Another key feature to the Maysis’ superb ride performance is the Boa Conda, a K2-patented urethane harness that locks the heel in place while riding. The Boa Conda is controlled by the Boa knob on the side of the boot. The boot’s Intuition Control Foam 3-D liner is built for comfort, and includes J-Bars for added ankle support. If you are looking for one boot to rip on-piste and off, this is your boot.
Burton - Photon Boa
Burton’s Photon Boa is the Swiss Army Knife of the Burton boot line. It’s a stiff-flexing boot that has a number of drool-worthy features that allow it to excel from park to backcountry.
Burton includes B3 Gel cushioning combined with Vibram’s 30% recycled EcoStep Rubber outsole to give the Photon ultimate grip in wintery conditions and to absorb vibrations. The dual-zone Boa uses New England Ropes, and allows a rider to use the side boa to lock the lower foot while giving them customization options for the upper when hiking uphill. Combine these features with Burton’s Imprint 3 liner and you have one fantastic boot! This boot also comes in a wide fit.
Burton - Felix Boa
If you’re looking for a boot that delivers on performance, while also being cushy on both your wallet and your feet, Burton's Felix Boa is your boot. This mid-flexing boot has the customizability for performance on the up and down with its New England Ropes Dual Boa, and it keeps your feet warm with sleeping bag-comparable heat reflective foil.
This boot is for the rider who takes it to the whole mountain: That means in the park, on steep groomers, or in the trees. This is a boot that is fully capable of backcountry adventures and the women-specific Truefit design will keep those legs moving hike after hike, run after run.
Making Resort Boots Work For Splitboarding: What To Look For
So, as you can see, there are plenty of resort boots out there that fall on the far right (stiffer, heavier) side of the spectrum. The boots mentioned above all excel at the resort and, if you find yourself splitboarding from time to time but don’t want to splurge on two sets of boots, they’re some of the best options out there for infrequent trips to the backcountry too.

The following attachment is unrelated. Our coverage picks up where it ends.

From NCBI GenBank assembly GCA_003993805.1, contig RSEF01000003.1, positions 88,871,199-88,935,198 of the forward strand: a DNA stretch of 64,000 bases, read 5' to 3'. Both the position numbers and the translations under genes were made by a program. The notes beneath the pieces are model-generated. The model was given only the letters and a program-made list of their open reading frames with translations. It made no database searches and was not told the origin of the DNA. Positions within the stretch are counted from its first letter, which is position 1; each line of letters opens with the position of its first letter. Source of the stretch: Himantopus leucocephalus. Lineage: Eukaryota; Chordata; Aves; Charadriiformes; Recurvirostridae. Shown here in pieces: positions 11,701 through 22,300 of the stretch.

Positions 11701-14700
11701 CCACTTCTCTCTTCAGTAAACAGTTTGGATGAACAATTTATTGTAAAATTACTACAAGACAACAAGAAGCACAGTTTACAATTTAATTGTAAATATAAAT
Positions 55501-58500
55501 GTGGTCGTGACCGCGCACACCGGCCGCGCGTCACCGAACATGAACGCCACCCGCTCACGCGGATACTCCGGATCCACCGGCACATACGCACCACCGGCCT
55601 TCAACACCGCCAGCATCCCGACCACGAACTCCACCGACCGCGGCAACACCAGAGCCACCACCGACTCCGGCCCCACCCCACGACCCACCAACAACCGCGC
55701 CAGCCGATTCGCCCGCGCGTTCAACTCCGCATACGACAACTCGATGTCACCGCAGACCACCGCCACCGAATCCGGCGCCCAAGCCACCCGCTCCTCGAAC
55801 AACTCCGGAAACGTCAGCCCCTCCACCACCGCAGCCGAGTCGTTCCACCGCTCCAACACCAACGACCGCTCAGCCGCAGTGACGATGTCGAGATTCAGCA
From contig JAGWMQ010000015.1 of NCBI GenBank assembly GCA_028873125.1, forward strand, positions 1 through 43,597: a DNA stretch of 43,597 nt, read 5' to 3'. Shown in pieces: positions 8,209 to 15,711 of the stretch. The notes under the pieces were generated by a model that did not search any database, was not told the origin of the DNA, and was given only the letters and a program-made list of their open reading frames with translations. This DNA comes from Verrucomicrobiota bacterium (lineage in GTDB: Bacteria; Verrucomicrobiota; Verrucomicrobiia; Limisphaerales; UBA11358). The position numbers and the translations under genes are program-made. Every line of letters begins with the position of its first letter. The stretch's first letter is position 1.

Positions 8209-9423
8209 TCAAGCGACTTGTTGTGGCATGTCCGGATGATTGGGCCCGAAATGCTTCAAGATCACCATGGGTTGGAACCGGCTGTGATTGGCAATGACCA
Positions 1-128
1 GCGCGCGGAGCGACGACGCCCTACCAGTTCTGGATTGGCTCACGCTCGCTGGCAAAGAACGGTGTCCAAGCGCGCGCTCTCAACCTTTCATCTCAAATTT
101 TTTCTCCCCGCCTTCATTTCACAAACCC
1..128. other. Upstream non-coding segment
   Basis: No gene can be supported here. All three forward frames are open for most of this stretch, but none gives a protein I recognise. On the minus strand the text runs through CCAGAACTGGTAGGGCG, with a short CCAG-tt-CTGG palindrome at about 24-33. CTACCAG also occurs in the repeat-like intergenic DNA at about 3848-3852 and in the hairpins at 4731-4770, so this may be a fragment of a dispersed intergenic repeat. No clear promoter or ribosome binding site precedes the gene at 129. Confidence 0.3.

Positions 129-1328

Since there are still quite a few options outside of the ones listed above, here are a few key features to keep in mind when looking for your one boot quiver:
- A Dual Zone Boa: Having a dual zone Boa allows you to keep your feet locked in place, while also allowing you to customize the tightness of the boot upper for better range of motion and easier touring.
- Heel Locking features: Systems like Salomon’s STR8JK and K2’s Boa Conda allow for your heel to stay planted in the boot for better performance hiking and on the downhill.
- Overall Flexibility of the boot: If the boot is stiff, you can ideally open or loosen up the upper for comfort on the hike up, or choose to sacrifice some efficiency on the hike up for exceptional performance on the way down. If the boot is soft or mid-flexing you can get away with having the boot fully tight while still having comfort on the way up and a surfy feel on the way down.
It All Comes Down To Fit
When it comes to fit, each boot and each brand will be different. Some brands will fit narrow, and others will fit wide. Overall, you want your boot to be snug (like a firm handshake), and ideally, your toes to be touching the front of the boot. Some snowboarders like to cram their feet into boots that are a size too small for extra performance. Though this may work for some at the resort, where you can just jump in the lodge when your feet fall asleep, it’s not the best option for splitboarding—sometimes you’ll be out all day, and you don’t want to be the one who has to stop the group every mile so you can take your boots off.
Remember, it’s always best to try a boot on before buying it. If you can’t try it on ahead of time, wear the boot around your house once it arrives for about 30 minutes. If there’s pain in that short amount of time, it’s probably not a great fit—return the boot and try another brand. There’s not much worse than having foot pain out on the mountain, let alone in the backcountry.
As always, if you have any questions, hit us at our live chat, by phone, social media DMs, or simply come into the shop. We’d be stoked to work with you!